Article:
“Even now, says the LORD, return to me with your whole heart…” So begins the first reading of Ash Wednesday, a reading from the Old Testament book of the prophet Joel. Just a bit later, the prophet further exhorts us to “[r]end your hearts, not your garments, and return to the Lord, your God”. And so, Lent begins with a call to return to God genuinely and wholeheartedly, a call, perhaps a reminder, which we hear every year at this time. The gospel reading for Ash Wednesday, taken from Matthew’s gospel, tells us of three ways in which we can concretely express our return to God: giving alms, praying and fasting. (You can find the Ash Wednesday readings and all the daily Mass readings at These three spiritual practices are often referred to as the pillars, or disciplines of Lent. Here are some thoughts about how we can carry out each of these means of returning to and encountering God.


Sin and Loneliness

02-11-2024Pastoral ReflectionsColleen Jurkiewicz Dorman

When I was in high school, we read “The Metamorphosis” by Franz Kafka. It’s a depressing little novella about a man who (spoiler alert!) turns into a cockroach and dies of neglect, his family gradually ceasing to recognize the creature he has become. “Never underestimate how badly human beings need touch,” our teacher told us. “Without each other, we curl up and die.”


Lent Prepare the Way of the Lord

02-04-2024Pastoral Reflections

Lent is nearly here! Ash Wednesday is February 14 and reminds us that we belong to God and are called to be reconciled to him and to live in his ways.

During the six Wednesdays of Lent, (February 21 through March 27), St. Mary Parish will celebrate Evening Prayer, complete with the Adoration of the Blessed Sacrament and the opportunity for individual confession (Sacrament of Reconciliation). The Lenten Evening prayer will be held on Wednesdays beginning February 21 through March 27, from 7:00 to 8:00PM in the Chapel. Exposition of the Blessed Sacrament will take place at 7:00pm, followed by Evening Prayer.


Encourage Deeper Understanding Of Scripture

01-28-2024Pastoral Reflections©LPi — Father John Muir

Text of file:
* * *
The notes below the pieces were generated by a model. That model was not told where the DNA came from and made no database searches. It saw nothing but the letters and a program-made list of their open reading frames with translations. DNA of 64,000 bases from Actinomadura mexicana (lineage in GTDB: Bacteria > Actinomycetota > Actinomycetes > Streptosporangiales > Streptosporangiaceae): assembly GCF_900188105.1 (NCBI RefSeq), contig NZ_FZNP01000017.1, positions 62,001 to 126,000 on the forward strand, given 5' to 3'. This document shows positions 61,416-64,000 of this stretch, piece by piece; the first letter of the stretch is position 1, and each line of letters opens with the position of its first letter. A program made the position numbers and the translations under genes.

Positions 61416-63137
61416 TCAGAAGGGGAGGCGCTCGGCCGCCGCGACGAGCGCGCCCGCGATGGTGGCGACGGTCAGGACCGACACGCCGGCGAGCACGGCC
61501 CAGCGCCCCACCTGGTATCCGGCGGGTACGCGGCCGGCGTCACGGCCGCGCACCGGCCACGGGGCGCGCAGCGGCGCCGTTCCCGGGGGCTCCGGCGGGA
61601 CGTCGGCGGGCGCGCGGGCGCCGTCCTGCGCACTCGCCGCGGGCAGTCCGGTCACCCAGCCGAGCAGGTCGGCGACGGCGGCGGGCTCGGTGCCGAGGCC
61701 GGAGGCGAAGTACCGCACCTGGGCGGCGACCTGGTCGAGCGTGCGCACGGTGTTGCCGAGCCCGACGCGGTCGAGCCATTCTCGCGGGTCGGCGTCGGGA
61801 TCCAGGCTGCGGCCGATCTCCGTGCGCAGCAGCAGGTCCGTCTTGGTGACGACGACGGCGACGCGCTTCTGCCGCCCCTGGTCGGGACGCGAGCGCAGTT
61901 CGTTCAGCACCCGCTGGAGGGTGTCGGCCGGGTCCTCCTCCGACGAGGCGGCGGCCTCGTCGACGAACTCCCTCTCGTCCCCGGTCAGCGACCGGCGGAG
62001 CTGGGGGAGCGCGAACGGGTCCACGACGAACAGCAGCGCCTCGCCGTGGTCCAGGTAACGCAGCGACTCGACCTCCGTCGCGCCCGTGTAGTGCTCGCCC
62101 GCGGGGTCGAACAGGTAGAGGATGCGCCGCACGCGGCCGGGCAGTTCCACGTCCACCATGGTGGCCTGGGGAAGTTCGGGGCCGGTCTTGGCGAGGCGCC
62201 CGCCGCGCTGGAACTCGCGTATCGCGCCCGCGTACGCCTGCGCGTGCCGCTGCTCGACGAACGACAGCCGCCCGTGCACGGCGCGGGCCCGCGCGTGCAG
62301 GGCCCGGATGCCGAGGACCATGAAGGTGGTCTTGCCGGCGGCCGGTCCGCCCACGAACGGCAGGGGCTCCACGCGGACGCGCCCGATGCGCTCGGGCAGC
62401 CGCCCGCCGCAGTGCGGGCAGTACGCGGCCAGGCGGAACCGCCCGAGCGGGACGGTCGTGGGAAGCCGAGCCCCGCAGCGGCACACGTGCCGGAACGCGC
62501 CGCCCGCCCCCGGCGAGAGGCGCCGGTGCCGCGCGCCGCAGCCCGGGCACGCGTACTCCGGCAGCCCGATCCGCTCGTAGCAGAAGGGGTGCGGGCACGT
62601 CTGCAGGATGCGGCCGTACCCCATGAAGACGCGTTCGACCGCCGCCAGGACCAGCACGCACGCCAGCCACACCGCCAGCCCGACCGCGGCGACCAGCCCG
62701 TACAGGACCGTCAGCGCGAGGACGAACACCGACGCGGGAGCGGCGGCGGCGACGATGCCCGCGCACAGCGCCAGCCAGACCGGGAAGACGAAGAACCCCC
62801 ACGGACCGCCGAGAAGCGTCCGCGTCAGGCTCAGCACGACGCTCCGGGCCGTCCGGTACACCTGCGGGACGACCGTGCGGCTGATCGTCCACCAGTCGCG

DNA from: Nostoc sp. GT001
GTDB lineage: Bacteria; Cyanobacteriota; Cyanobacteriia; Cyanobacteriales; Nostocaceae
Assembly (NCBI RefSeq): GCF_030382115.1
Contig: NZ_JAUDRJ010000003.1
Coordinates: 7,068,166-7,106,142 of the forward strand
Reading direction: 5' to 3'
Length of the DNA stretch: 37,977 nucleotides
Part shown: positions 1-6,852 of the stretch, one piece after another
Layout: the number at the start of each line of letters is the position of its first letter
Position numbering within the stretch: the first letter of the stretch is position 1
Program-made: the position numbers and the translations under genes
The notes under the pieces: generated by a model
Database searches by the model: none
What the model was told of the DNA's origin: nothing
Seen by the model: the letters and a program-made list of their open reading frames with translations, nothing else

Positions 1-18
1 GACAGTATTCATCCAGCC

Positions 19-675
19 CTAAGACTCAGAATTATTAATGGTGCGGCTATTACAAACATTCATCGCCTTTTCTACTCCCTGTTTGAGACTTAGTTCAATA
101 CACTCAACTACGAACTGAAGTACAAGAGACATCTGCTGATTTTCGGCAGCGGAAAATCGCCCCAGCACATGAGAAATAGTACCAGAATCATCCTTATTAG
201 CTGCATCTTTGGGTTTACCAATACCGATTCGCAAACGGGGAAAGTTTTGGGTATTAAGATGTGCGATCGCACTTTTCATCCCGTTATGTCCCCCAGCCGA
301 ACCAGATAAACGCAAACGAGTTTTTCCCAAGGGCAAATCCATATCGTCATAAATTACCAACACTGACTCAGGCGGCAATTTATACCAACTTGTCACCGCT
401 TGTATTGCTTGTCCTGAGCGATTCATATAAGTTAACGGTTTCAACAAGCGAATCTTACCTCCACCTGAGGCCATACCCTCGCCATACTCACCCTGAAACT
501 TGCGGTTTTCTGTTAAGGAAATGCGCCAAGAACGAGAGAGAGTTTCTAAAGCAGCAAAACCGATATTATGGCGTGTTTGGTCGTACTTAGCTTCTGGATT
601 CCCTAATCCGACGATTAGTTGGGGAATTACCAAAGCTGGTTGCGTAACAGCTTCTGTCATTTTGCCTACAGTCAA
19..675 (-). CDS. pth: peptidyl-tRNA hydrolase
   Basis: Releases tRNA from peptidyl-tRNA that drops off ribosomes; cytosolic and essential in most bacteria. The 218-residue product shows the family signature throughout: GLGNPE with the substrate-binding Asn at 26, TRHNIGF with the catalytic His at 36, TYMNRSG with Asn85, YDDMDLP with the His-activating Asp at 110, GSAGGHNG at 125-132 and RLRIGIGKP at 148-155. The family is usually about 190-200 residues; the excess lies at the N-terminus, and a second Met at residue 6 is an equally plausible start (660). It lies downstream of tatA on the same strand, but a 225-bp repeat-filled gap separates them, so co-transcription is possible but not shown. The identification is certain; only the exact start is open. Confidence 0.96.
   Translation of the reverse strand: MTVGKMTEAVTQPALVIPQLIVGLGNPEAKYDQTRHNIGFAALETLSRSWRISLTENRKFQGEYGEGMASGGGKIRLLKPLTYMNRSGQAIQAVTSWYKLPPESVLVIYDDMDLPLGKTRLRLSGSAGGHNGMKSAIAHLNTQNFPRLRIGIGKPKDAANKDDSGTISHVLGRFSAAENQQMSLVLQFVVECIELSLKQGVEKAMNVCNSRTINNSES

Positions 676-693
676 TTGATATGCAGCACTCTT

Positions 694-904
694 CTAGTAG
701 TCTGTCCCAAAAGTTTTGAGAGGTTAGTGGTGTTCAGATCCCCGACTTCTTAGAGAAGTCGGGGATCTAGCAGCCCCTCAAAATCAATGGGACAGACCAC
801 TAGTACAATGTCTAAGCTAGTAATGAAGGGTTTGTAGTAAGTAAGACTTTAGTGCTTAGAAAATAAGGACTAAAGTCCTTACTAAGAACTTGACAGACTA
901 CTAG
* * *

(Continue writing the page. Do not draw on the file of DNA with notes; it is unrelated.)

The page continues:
I love movies about exorcisms. Apparently, so do many others. The 2023 movie “Nefarious” features a possibly possessed inmate on death row. Critics were not impressed, but audiences scored it at 97% on the website Rotten Tomatoes. Most people have an appreciation for the demonic realm, even if cultural elites are generally embarrassed about it. As is standard in exorcism movies, the afflicted person (in this case, a man named Edward Brady) thinks and acts like multiple persons. He is someone besides himself. We know what that is like. We feel fake sometimes, not ourselves.


Recognize God In Your Ordinary Moments

01-21-2024Pastoral Reflections©LPi — Colleen Jurkiewicz Dorman

There are some things that always come at the worst time. I’ve never gotten a telemarketing call and thought, “This is a really convenient moment for me to listen to a sales pitch.” I’ve never seen the compulsory software update notice flash on my computer screen when I didn’t have a deadline I was struggling to meet. My kids never come down with the flu unless it’s the weekend and the line at Urgent Care is stretching out the door.


Recognize God In Your Ordinary Moments

01-14-2024Pastoral Reflections©LPi

Those Who Seek the Truth

In my work as a freelance writer, I have a regular column in the archdiocesan paper writing profiles of ordinary people in the local church. Laity, religious, and clergy alike — I hound them all to give me an interview, and when I do, the answer is almost always this: “You don’t want to talk to me. There’s nothing special about me.”


The Nativity of the Lord

12-25-2023Pastoral ReflectionsRev. Robert A. Poitras

Merry Christmas!

If you are joining us today for the first time, or if you are returning to church for the first time in a while, or you join us every weekend - welcome home. While you are here I hope you experience the joy and peace you’re searching for this Christmas. On behalf of the entire pastoral and support staff of St. Mary’s Church I wish all of you and your families a Merry and Blessed Christmas.


Gaudete Sunday - Third Week of Advent

12-17-2023Pastoral Reflections

Today, the third Sunday of Advent, is Gaudete, or “Rejoice”, Sunday. This name comes from the beginning of the entrance antiphon assigned to this day: “Rejoice in the Lord always; again I say rejoice. The Lord is near!”

Taking a break from purple, the royal and penitential color assigned to the rest of Advent, the priest and deacon are allowed to wear rose colored vestments today, as this color represents “hopefilled anticipation.”